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Latitude: 53.7308 / 53°43'50"N
Longitude: 0.0279 / 0°1'40"E
OS Eastings: 533873
OS Northings: 427950
OS Grid: TA338279
Mapcode National: GBR XTM9.TC
Mapcode Global: WHHH2.DHH8
Entry Name: Church of St Matthew (C of E)
Listing Date: 19 September 2007
Source: Historic England
Source ID: 1392281
English Heritage Legacy ID: 503173
Location: Withernsea, East Riding of Yorkshire, HU19
County: East Riding of Yorkshire
Civil Parish: Withernsea
Built-Up Area: Withernsea
Traditional County: Yorkshire
Lieutenancy Area (Ceremonial County): East Riding of Yorkshire
Church of England Parish: Withernsea with Owthorne
Church of England Diocese: York
1442/0/10010 HULL ROAD
St Matthew's Church (C of E)
Church of England church 1934-5 by Sir William Milner of Milner and Craze, in Arts and Crafts influenced medieval style.
Externally faced with rough red bricks, handmade by York and Acomb Brick Co.. Internally faced with light coloured sand-lime bricks by Midhurst Brick Co.. Architectural mouldings are formed using specially shaped bricks. Areas of plain walling employ English Bond. Roof covering of triple laid, handmade plain red tiles.
Nave of 3 bays with narrow side aisles, all under a single roof that extends to cover the 2 bay chancel. Gabled wings extend from the western bay of the chancel, the shorter one to the north forming a porch providing access to the east end of the north aisle, the longer wing to the south forming the choir vestry which in turn has a short cross wing extending eastwards forming the clergy vestry. Linking the clergy vestry and the chancel is the organ chamber which continues the line of the south aisle on the east side of the choir vestry. Rising from the angle between the organ chamber and the chancel is a short bell-cot.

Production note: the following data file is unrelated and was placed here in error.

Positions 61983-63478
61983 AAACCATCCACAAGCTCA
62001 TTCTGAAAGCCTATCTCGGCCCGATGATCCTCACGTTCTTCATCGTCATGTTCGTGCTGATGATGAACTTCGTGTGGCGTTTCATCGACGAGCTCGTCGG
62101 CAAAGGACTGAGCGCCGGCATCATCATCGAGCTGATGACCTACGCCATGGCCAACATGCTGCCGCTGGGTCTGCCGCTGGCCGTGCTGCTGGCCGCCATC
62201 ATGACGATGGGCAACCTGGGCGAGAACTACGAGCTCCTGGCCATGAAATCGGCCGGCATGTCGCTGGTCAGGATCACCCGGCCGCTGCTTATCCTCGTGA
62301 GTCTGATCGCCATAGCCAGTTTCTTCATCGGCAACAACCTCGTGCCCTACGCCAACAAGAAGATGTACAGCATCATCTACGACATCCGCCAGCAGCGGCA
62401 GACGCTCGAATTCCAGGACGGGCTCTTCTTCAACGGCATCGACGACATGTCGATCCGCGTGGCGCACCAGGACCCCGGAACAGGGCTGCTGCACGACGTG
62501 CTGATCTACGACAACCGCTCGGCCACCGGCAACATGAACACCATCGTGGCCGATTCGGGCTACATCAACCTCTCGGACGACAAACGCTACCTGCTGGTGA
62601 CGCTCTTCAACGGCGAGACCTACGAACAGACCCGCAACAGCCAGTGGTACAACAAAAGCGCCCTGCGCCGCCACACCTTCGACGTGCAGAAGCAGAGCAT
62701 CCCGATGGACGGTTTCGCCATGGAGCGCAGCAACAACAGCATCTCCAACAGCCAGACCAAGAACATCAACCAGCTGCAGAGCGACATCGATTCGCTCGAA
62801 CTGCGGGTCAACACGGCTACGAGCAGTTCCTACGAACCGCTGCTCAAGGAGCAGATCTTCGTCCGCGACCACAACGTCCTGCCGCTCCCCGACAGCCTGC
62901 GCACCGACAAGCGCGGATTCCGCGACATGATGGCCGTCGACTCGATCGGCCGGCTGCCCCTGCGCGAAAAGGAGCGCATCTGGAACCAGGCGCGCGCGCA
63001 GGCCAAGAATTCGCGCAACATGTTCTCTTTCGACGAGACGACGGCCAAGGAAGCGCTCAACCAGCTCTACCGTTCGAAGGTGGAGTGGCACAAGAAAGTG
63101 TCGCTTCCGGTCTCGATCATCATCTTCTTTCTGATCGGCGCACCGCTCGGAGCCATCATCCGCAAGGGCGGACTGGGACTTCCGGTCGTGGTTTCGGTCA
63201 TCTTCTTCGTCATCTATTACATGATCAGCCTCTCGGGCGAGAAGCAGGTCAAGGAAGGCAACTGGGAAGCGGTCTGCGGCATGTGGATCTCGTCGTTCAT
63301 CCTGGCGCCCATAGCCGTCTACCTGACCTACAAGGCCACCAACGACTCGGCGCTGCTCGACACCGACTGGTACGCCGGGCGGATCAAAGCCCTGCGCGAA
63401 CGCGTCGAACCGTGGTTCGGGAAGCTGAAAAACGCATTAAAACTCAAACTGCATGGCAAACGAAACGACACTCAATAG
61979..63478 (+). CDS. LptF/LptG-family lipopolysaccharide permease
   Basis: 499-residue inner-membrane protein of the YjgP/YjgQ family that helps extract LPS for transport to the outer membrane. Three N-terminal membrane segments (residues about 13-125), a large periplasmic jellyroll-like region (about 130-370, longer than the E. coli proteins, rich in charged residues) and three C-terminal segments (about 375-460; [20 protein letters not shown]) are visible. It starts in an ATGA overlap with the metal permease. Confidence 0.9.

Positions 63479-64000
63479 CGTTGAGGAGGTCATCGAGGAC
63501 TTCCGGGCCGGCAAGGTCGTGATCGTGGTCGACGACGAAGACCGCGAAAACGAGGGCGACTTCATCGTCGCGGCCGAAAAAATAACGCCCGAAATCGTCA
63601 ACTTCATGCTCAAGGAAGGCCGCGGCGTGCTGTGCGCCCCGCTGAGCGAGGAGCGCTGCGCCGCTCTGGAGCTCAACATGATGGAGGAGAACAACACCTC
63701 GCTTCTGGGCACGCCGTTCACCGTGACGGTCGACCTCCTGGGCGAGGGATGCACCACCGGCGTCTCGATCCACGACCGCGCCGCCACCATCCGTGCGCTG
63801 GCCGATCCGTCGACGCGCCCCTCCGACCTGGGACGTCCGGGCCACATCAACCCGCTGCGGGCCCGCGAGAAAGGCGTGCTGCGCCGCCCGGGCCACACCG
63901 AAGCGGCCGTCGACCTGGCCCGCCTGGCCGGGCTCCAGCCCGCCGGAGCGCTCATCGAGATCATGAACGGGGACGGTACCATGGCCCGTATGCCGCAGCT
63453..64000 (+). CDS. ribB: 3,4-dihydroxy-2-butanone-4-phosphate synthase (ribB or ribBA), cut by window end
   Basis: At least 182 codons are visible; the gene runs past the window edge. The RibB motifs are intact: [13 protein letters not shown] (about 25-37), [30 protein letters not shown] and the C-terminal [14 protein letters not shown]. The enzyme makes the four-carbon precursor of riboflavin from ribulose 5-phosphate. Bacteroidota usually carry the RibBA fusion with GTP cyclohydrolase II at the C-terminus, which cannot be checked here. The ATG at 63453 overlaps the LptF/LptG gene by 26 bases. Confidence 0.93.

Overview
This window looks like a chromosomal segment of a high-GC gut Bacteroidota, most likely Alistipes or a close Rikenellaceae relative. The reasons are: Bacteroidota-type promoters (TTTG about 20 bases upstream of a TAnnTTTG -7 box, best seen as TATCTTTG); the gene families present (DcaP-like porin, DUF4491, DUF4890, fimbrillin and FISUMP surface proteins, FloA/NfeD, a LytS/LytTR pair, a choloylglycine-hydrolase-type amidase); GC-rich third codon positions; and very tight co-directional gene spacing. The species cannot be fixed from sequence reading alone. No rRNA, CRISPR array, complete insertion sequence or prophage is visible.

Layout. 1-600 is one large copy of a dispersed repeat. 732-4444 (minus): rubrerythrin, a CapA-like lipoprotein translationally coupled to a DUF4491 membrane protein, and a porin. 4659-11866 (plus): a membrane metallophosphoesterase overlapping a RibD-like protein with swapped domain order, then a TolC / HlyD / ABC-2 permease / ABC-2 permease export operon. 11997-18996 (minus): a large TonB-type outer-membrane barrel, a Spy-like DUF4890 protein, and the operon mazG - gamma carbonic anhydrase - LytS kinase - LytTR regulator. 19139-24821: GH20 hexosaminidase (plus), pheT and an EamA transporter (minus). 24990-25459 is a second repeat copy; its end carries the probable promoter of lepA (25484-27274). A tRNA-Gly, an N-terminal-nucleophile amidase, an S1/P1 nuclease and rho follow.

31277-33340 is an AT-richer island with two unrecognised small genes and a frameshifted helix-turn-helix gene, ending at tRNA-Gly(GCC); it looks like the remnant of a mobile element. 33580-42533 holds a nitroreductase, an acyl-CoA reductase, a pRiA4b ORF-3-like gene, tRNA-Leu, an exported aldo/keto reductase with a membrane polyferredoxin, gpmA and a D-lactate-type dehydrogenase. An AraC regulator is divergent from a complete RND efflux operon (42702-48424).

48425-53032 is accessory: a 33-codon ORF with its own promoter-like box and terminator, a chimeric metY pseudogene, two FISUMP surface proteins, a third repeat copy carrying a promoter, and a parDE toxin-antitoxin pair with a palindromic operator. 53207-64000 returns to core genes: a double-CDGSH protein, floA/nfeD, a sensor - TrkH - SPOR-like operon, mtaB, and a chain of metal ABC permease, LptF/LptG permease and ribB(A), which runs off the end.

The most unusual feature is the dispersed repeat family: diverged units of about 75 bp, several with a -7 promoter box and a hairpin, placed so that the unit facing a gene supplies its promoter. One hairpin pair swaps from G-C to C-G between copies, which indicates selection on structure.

The Chancel is marked with a tall, 2 stage plinth and deep set, double chamfered, lancet windows with one window to each side wall and a triple east window. Above the east window there is a ventilation slit in the form of a Latin cross and the east end is supported by sloped angle buttresses. The roof covering ends with a simple verge with no finial.
The Nave and side aisles are under a single roof, with a slightly shallower pitch over the aisles. The west end has triple, square headed lancets lighting the nave with a single ventilation slit above. Below the windows there is a lean-to roof to the broad but shallow extension containing the west door and the baptistery to the right. The square headed west double door is formed with broad vertical planks with moulded cover fillets, square headed nails and strap hinges. The door is flanked by plain square headed windows and sloped angle buttresses. The aisle side walls each have three 5-light mullioned windows beneath Tudor style hoodmoulds. The windows are separated by sloped buttresses. Beneath the windows the walls are thickened, with the use of 6 courses of plinth bricks, to the thickness of the buttresses.
The North Porch has a tall, simple plinth, angle buttresses supporting the sides and a steeply pitched gabled roof, the gable featuring tumbling-in brickwork. The entrance is a double-chamfered pointed arch beneath a simple hoodmould that is closed with a pair of broad-plank doors of similar construction to the west door.
The Vestries have a tall simple plinth, and mullioned windows beneath hoodmoulds. The south elevation includes a square headed priest's door of similar design to the west double door. Junctions between the 2 vestry roofs and the main roof of the church all feature tiled valleys. The choir vestry roof has a simple ridge stack.
The Organ Chamber links the clergy vestry with the chancel. It has a single-light square-headed east window beneath a hoodmould. Above is a short bellcott with a pitched roof housing a single bell.